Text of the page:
‘Whole-of-state’ cybersecurity efforts rely on good communications
Although nearly everyone is working from home right now, that hasn’t stopped the need for statewide and local governments to collaborate closely on cybersecurity efforts, officials from North Carolina said Monday on a webcast presented by the National Association of State Chief Information Officers.
Nationally, a “whole-of-state” approach, in which all stakeholders — including IT agencies and other departments with roles in business operations, public safety and emergency management — is continuing to gain popularity. In North Carolina, it’s resulted in local officials being more comfortable with assistance and intervention from higher rungs of government, said Maria Thompson, North Carolina’s chief risk officer.
“‘State’ is in our title, but ‘state’ doesn’t necessarily just mean state agencies,” she said.
The session, part of NASCIO’s virtual replacement of the midyear conference it canceled due to the COVID-19 pandemic, followed themes laid out in a January document published by NASCIO and the National Governors Association. That report praised North Carolina’s work in establishing a statewide incident-response plan and modifying laws to require local governments to immediately report cybersecurity incidents to the state Department of Information Technology.
“Whenever an alert goes about a new ransomware attack, we have a list of people who are automatically notified,” Thompson said. “You can close your eyes and you know what’s going to happen. It’s a checklist, a playbook for what we do.”
Some state IT agencies, like Texas’, have had to tiptoe around legal statutes when assisting local governments with responding to cyberattacks. But Thompson said engagement with North Carolina’s cities and counties was made easier by an existing “IT Strike Team” created by the North Carolina Local Government Information Systems Association, a NASCIO-like organization for local IT officials.
She said the partnership was especially busy in 2018 and 2019, as ransomware attacks against local governments and school systems surged. IT officials have also responded to at least six public-sector attacks so far in 2020, Thompson added.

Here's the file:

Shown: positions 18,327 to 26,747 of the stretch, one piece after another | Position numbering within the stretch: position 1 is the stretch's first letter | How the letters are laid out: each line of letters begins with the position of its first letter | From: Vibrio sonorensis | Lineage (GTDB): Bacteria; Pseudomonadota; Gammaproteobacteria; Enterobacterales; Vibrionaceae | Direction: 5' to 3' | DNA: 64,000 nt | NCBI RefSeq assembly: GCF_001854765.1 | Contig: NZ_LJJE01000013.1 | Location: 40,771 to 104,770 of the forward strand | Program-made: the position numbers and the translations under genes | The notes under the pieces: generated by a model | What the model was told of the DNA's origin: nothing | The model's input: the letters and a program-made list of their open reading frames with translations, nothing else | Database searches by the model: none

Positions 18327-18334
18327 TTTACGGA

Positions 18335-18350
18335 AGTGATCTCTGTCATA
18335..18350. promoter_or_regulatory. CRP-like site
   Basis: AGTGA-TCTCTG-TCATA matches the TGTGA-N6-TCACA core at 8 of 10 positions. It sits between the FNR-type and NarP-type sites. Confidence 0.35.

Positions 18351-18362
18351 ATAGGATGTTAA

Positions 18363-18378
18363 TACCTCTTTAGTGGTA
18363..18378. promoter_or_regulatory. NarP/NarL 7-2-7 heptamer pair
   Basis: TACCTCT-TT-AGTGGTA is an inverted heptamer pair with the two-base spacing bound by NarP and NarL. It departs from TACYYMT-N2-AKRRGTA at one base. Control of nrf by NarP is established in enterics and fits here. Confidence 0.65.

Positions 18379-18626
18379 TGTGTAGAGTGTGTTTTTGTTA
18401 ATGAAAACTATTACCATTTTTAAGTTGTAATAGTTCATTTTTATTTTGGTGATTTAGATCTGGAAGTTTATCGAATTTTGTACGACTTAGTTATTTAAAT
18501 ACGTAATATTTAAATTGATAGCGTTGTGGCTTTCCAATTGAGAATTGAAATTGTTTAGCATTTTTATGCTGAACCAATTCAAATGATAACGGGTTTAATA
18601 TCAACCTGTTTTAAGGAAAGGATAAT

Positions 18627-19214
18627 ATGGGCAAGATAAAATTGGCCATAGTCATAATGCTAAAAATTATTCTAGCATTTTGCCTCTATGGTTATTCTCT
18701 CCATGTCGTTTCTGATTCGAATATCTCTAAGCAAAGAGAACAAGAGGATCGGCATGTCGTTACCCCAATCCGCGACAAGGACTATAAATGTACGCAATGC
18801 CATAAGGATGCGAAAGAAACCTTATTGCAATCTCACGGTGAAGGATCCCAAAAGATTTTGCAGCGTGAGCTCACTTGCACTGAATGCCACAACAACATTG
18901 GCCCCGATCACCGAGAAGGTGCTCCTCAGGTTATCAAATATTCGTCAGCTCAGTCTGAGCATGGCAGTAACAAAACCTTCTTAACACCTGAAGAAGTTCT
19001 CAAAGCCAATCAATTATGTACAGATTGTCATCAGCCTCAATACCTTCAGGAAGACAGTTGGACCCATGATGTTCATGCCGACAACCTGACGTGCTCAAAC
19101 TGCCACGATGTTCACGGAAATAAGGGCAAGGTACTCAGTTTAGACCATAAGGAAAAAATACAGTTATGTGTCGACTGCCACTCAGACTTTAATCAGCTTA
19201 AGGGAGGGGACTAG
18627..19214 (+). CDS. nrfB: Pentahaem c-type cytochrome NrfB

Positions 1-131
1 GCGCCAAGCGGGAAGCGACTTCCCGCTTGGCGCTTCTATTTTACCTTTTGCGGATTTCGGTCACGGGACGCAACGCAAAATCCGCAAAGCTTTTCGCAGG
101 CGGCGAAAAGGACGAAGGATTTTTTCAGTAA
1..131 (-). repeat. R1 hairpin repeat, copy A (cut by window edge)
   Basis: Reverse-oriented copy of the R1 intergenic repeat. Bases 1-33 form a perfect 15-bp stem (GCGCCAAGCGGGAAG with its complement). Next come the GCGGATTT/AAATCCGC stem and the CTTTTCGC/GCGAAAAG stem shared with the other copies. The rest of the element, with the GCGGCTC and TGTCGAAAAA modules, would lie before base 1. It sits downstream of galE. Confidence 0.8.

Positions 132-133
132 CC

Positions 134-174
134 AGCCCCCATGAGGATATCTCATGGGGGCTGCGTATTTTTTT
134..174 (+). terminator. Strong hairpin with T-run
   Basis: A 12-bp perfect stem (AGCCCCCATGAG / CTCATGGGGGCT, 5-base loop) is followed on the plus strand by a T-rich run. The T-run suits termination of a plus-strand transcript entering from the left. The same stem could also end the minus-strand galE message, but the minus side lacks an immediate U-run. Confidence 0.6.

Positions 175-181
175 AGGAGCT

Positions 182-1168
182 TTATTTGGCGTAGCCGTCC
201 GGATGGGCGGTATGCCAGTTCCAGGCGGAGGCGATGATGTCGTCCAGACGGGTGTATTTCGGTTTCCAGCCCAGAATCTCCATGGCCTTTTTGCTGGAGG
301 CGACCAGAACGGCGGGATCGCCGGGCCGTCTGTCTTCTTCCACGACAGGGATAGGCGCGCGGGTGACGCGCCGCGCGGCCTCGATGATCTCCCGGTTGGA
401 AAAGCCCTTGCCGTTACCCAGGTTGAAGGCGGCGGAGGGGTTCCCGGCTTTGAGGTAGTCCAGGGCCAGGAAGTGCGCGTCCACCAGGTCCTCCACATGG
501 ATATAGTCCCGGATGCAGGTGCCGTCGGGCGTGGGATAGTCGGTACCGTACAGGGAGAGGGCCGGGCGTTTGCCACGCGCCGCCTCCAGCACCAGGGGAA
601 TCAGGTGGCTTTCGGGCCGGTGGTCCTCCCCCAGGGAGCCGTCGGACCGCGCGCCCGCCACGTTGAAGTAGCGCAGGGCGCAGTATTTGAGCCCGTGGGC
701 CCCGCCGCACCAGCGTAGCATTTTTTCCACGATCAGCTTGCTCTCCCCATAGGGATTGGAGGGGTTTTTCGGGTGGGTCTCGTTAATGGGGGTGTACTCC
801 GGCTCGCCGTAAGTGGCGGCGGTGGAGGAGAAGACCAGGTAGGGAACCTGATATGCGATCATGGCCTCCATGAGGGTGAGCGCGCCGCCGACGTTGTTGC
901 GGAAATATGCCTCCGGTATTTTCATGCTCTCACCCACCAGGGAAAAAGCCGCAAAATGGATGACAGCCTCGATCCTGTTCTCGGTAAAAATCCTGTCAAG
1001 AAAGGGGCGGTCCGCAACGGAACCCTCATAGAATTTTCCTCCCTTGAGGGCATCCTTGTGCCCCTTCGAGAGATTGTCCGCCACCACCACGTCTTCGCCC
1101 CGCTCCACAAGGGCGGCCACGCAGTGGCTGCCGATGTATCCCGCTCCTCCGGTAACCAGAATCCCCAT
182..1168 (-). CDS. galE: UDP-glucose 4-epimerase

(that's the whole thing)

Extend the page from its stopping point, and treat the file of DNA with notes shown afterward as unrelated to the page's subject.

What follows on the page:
Randy Cress, the CIO and assistant manager of Rowan County, in the central part of the state, said the strike team was originally established to provide mutual aid to jurisdictions after hurricanes and other natural disasters. He also said its existing relationship with the North Carolina Department of Emergency Management made it easy to begin working with NCDIT on cybersecurity matters.
“There are lot of parallels between emergency management and cyber,” he said.
Efficient communications between government agencies might be one of the most crucial of those similarities, Cress added. “You can’t have 100 unique individuals coming at a particular time. Develop a few liaisons who can have those conversations.”
Cress said the IT Strike Team originally had a single person serving as a point-of-contact with the state government, but has since expanded to three liaisons, each representing a different region of North Carolina. Thompson said those liaisons, like Cress, in turn help the state get its guidance on information security down to local levels.
“It’s tough, but you have to find an evangelist who’s trusted,” she said. “Find someone held in high regard in the local counties who can help you build bridges.”